- Greater Invisibility: Being able to attack or cast spells while invisible is a huge upgrade from regular invisibility. Give it to a melee party member and watch them get advantage on every attack and disadvantage on attacks against them, bonus points if it’s a paladin or rogue for extra crit + Divine Smite / Sneak Attack potential.
Best Feats for Bladesinger 5e
- Defensive Duelist: Works a bit like the Shield spell and saves you a spell slot. Unfortunately, this feat only works against a single attack while Shield boosts your AC for a whole turn.
- Dual Wielder: Seeing as you can't wield a shield, you might as well grab another rapier in your offhand and get +1 AC.
- Elven Accuracy: Elven Accuracy is a good choice, especially if the +1 to DEX or INT gets you to the next modifier bonus. Combined with shadow blade and a dark environment, this feat will ensure that you nearly always connect with your target.
- Fey Touched: An amazing half-feat that allows you to pump your INT and get a free cast of misty step once per long rest. This feat provides solid value, even for a caster as potent as the wizard. For the 1st-level spell, there are quite a few powerful spells to add to your already spell list. Among the best would be bless, command, and dissonant whispers.
- Fighting Initiate: This is a decent option to boost your playstyle of choice. You can choose Archery for a DEX ranged build or Two-Weapon Fighting for a DEX martial build.
- Mobile: Mobile is really interesting if you want to play primarily in melee range. Combined with Bladesong your walking speed will be insane, and avoiding opportunity attacks is perfect for a character with such low hit points.
- Shadow Touched: If you aren’t looking to be a pure damage beast, this feat is terrific for wizards. Of course, they want free spells, but being able to upcast them is a massive boon for any wizard. Almost all wizards should be picking up this or Fey Touched, especially if they have an odd INT score.
- War Caster: War Caster combined with Bladesong can ensure that you basically never drop your concentration on a spell. Casting spells with opportunity attacks is just great if you want to spend time in melee range.
Multiclass Options for Bladesingers
Probably the best multiclass option. Sure, the armor/shield proficiencies aren’t useable. But, with a two level dip, you’re able to access a proficiency in CON saving throws, Action Surge, Second Wind, and a Fighting Style.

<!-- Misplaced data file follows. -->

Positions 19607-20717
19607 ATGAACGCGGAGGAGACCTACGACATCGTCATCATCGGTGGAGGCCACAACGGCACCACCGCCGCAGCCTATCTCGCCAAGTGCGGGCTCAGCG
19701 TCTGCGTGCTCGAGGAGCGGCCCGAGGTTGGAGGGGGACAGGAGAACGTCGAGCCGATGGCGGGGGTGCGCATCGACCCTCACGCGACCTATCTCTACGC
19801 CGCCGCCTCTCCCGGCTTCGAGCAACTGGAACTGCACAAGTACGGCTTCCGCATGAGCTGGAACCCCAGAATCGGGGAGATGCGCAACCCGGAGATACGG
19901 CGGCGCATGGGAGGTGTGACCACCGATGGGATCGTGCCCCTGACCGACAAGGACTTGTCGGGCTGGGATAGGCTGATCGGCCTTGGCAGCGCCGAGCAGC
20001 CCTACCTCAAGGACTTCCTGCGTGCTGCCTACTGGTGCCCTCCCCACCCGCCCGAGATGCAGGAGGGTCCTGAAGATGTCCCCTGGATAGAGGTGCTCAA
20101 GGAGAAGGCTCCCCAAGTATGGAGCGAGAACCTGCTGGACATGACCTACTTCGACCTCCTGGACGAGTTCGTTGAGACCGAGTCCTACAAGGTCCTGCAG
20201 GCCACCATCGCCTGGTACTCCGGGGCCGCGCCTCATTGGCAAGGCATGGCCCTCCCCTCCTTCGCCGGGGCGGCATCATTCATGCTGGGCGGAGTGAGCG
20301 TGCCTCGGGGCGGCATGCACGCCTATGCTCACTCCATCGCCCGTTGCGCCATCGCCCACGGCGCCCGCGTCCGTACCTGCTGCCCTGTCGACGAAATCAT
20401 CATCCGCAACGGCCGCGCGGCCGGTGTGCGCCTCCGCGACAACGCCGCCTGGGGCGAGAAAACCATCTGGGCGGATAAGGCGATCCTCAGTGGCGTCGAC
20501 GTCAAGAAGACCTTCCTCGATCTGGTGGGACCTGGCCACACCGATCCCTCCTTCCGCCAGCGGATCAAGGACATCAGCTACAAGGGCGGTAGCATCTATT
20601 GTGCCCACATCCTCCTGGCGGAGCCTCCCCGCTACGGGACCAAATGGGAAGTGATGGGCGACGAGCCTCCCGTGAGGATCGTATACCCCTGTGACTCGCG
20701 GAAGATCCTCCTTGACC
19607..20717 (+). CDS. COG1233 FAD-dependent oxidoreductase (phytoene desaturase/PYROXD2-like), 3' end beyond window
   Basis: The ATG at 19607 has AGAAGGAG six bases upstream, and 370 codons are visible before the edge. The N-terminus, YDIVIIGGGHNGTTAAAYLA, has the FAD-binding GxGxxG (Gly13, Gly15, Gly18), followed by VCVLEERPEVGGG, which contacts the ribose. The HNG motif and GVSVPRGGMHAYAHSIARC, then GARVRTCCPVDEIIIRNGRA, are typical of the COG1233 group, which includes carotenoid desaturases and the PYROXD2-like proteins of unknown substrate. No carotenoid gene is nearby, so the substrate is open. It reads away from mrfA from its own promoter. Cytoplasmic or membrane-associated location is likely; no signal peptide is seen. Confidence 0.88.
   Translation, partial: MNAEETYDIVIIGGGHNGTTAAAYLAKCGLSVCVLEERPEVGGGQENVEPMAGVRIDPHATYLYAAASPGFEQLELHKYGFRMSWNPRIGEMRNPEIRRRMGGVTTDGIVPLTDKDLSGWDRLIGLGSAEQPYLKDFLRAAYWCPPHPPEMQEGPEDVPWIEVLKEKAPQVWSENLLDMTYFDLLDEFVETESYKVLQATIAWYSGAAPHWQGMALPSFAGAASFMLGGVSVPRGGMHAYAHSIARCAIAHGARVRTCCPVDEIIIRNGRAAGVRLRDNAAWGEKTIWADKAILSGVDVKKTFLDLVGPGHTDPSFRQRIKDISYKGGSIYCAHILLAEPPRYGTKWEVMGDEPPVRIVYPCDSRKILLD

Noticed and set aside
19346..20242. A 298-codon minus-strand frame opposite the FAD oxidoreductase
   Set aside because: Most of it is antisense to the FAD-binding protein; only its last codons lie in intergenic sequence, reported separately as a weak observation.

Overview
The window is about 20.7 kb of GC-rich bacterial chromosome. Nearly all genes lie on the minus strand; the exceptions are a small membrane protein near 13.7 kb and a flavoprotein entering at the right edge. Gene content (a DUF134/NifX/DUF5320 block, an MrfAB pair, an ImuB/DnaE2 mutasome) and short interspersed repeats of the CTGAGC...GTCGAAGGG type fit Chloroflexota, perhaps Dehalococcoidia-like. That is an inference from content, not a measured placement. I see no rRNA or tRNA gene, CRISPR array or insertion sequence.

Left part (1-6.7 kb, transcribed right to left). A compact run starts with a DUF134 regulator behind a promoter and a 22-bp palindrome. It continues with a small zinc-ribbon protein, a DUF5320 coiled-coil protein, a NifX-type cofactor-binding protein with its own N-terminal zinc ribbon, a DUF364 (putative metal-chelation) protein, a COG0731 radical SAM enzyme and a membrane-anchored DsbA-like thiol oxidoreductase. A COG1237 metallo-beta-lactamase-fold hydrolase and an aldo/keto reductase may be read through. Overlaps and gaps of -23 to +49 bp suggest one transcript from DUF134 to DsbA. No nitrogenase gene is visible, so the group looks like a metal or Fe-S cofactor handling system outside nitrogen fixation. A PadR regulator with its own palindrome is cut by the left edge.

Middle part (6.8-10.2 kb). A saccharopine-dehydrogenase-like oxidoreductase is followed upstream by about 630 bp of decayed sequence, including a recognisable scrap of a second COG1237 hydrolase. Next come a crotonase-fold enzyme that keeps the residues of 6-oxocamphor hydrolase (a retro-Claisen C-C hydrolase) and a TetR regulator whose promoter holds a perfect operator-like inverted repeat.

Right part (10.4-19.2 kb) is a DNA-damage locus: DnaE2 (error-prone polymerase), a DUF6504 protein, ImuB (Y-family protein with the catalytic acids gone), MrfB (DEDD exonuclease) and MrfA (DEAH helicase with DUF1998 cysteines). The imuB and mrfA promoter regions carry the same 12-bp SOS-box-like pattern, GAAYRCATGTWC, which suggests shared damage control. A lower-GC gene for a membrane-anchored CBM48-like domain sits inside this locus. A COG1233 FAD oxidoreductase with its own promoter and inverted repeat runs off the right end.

Another popular multiclass option for Bladesingers. It offers several advantages, including increased damage output, increased mobility, and access to a range of useful skills. The rogue class gives bladesingers access to Sneak Attack and Cunning Action abilities, which are incredibly powerful in combat situations. Additionally, rogues have access to Expertise in two skills, allowing them to double their proficiency in certain skill.
Bladesinger 5e Build Example
This build focuses on survivability, melee combat, and the crowd control abilities available to the Wizard. It can hold its own in melee combat at early levels, but will start to slow down in the late game without a multiclass. Purchase your chosen one-handed melee weapon at the earliest convenience. Mage Armor will outclass light armor significantly until you get studded leather, at which point Mage Armor only wins out by 1 AC, at which point it may be worth considering making the swap and saving a spell slot.
Sources Used in This Guide
- BR: Basic Rules
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- SotDQ: Dragonlance: Shadow of the Dragon Queen
- ERLW: Eberron: Rising from the Last War
- EEPC: Elemental Evil Player’s Companion
- EGtW: Explorer’s Guide to Wildemount
- FToD: Fizban's Treasury of Dragon
- GGtR: Guildmasters' Guide to Ravnica
- MotM: Monsters of the Multiverse
- MToF: Mordenkainen’s Tome of Foes
- MOoT: Mythic Odyessys of Theros
- PAitM: Planescape: Adventures in the Multiverse
- PHB: Player's Handbook
- SAiS: Spelljammer: Adventures in Space
- SCoC: Strixhaven: A Curriculum of Chaos
- SCAG: Sword Coast Adventurer’s Guide
- TCoE: Tasha’s Cauldron of Everything
- TTP: The Tortle Package
- WBtW: The Wild Beyond The Witchlight
- VRGtR: Van Richten's Guide to Ravenloft
- VGtM: Volo's Guide to Monsters
- XGtE: Xanathar’s Guide to Everything